**Example 1:**

For example, to find the population standard deviation of scores obtained in math subject by all students, enter the below formulas:

`=DSTDEVP(A1:E14,"Score",G1:H2)`

**Example 2:**

To find the population standard deviation of scores obtained in the math subject by students who are 14 and older, enter the below formula:

`=DSTDEVP(A1:E14,"Score",G1:I2)`

**Wildcards**

You can also use the following wildcards in the text related criteria to calculate standard deviation:

`*`

– Matches any character with any amount`?`

– Matches any single character`~`

– Finds * or ? character in the search.

### Multiple-row Criteria

You can include more than one row or column in the criteria range to calculate standard deviation using OR or AND logic. If you add more than one row in the criteria range, the functions will use OR logic (TRUE if at least one of the conditions is TRUE) to calculate the standard deviation. Whereas if you add more than one column in the criteria range, the functions will use the AND logic (TRUE if all of the conditions are TRUE) to evaluate.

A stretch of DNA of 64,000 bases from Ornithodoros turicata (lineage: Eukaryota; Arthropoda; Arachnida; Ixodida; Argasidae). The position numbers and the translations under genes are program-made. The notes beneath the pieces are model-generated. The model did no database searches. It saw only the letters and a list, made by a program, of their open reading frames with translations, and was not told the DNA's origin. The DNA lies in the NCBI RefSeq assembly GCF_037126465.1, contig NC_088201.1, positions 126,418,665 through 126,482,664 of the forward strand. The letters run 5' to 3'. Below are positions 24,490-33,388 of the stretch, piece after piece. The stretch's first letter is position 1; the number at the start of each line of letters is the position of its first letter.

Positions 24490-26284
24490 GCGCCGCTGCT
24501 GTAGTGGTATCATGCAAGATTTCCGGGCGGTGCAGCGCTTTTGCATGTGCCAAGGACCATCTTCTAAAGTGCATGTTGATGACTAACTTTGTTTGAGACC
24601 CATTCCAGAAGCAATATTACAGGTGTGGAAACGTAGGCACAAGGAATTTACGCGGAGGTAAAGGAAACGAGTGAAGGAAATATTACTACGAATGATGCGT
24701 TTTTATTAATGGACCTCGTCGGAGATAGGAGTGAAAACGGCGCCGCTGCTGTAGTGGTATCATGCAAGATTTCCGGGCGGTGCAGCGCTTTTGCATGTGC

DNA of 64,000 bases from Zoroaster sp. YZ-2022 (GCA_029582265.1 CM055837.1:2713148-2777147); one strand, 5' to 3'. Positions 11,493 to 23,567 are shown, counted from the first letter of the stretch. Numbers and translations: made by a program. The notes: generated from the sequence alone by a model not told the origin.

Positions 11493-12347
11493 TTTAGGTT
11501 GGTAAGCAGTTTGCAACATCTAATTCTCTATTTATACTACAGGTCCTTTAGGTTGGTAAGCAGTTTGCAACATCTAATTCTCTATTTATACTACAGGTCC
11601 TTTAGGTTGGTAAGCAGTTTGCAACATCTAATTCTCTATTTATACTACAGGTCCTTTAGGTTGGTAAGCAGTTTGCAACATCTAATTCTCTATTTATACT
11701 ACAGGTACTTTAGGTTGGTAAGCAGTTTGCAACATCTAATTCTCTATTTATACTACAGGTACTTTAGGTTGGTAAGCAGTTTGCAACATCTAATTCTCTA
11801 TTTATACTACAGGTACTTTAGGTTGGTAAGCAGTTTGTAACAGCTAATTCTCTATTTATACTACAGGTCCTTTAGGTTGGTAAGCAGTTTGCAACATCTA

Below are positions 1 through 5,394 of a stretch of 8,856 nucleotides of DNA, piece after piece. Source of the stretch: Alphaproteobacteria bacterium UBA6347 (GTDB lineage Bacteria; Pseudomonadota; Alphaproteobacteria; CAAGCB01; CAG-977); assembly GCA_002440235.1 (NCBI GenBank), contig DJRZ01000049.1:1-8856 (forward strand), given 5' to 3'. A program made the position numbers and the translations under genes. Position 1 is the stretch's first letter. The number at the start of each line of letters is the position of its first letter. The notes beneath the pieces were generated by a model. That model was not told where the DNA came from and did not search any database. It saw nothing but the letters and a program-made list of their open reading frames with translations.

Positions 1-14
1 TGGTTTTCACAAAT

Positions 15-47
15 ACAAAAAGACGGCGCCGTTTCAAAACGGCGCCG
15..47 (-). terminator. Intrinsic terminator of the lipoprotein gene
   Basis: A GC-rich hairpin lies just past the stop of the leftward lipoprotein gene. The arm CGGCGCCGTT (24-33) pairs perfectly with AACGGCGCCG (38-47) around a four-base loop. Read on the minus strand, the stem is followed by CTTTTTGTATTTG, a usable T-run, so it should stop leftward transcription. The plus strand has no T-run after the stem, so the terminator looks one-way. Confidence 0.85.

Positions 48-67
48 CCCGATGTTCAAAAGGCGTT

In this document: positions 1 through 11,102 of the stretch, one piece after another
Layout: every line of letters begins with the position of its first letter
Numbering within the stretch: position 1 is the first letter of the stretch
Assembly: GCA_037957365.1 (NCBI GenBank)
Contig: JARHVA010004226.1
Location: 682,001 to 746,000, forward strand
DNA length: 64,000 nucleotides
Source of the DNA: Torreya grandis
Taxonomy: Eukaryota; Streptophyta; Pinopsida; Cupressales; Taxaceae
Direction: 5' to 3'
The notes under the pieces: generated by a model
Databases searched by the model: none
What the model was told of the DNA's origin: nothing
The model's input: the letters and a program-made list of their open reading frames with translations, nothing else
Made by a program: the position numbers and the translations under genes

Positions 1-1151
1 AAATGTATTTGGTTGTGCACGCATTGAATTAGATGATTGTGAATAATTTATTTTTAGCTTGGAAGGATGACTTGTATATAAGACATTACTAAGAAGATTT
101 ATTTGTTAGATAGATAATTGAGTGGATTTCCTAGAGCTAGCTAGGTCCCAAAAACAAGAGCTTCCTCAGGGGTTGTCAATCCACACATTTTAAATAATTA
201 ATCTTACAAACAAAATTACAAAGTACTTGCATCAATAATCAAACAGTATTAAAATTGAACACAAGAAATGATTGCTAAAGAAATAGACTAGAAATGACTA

`=DSTDEV(A1:E14,"Score",G1:G3)`

## Calculate Weighted Standard Deviation in Excel

Normally, when we calculate a standard deviation for a data set, all the values in the data set carry equal weights or importance. However, in some cases, each value has a different weight in the data set and some values have higher weights than others because some values are more important than others.

In such cases, you cannot use the above built-in functions to calculate the standard deviation. So, you need to use other SUM, SUMPRODUCT, and SQRT functions to calculate the weighted standard deviation manually. Let us see how to calculate weighted standard deviation in Excel.

Suppose you have a dataset where the first column contains data values and the second column contains weights of each of those values:

**First, you need to calculate the weighted mean** or average for the given data. You can do that with the following formula:

`=SUMPRODUCT(value_range, weight_range)/SUM(weight_range)`

Where,

**value_range**– Range or array of numbers.**weight_range**– Range cells with weights

**Example:**

`=SUMPRODUCT(A2:A10, B2:B10)/SUM(B2:B10)`

In the above formula, the SUMPRODUCT function multiplies each of the values (column A) with its weight (column B) and sums up the results. Then, the SUMPRODUCT result is divided by the sum of the data weights to produce the weighted mean.

Once you have the weighted mean, you can calculate the weighted standard deviation.

**To calculate the standard deviation for population data**, enter the below formula:

`=SQRT(SUMPRODUCT((value_range - weighted_mean)^2, weight_range)/SUM( weight_range))`